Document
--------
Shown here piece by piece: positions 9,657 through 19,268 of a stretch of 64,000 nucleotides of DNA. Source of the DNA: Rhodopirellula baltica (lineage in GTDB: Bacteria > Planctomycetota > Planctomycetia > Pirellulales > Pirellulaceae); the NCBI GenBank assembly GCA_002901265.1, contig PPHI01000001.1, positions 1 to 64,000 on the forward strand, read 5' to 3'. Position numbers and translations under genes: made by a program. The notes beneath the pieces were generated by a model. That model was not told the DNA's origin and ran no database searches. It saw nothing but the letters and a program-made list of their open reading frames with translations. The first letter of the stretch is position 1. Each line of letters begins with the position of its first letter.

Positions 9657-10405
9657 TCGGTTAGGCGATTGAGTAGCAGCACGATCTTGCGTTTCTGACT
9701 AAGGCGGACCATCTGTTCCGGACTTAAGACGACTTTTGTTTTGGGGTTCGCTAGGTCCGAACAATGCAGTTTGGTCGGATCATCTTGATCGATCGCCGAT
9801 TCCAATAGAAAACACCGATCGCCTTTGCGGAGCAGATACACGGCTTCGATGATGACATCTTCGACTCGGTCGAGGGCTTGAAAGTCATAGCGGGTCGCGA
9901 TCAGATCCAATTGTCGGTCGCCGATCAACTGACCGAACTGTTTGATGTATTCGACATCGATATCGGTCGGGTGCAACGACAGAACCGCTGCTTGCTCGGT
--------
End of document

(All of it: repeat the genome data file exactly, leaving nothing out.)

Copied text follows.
Shown here piece by piece: positions 9,657 through 19,268 of a stretch of 64,000 nucleotides of DNA. Source of the DNA: Rhodopirellula baltica (lineage in GTDB: Bacteria > Planctomycetota > Planctomycetia > Pirellulales > Pirellulaceae); the NCBI GenBank assembly GCA_002901265.1, contig PPHI01000001.1, positions 1 to 64,000 on the forward strand, read 5' to 3'. Position numbers and translations under genes: made by a program. The notes beneath the pieces were generated by a model. That model was not told the DNA's origin and ran no database searches. It saw nothing but the letters and a program-made list of their open reading frames with translations. The first letter of the stretch is position 1. Each line of letters begins with the position of its first letter.

Positions 9657-10405
9657 TCGGTTAGGCGATTGAGTAGCAGCACGATCTTGCGTTTCTGACT
9701 AAGGCGGACCATCTGTTCCGGACTTAAGACGACTTTTGTTTTGGGGTTCGCTAGGTCCGAACAATGCAGTTTGGTCGGATCATCTTGATCGATCGCCGAT
9801 TCCAATAGAAAACACCGATCGCCTTTGCGGAGCAGATACACGGCTTCGATGATGACATCTTCGACTCGGTCGAGGGCTTGAAAGTCATAGCGGGTCGCGA
9901 TCAGATCCAATTGTCGGTCGCCGATCAACTGACCGAACTGTTTGATGTATTCGACATCGATATCGGTCGGGTGCAACGACAGAACCGCTGCTTGCTCGGT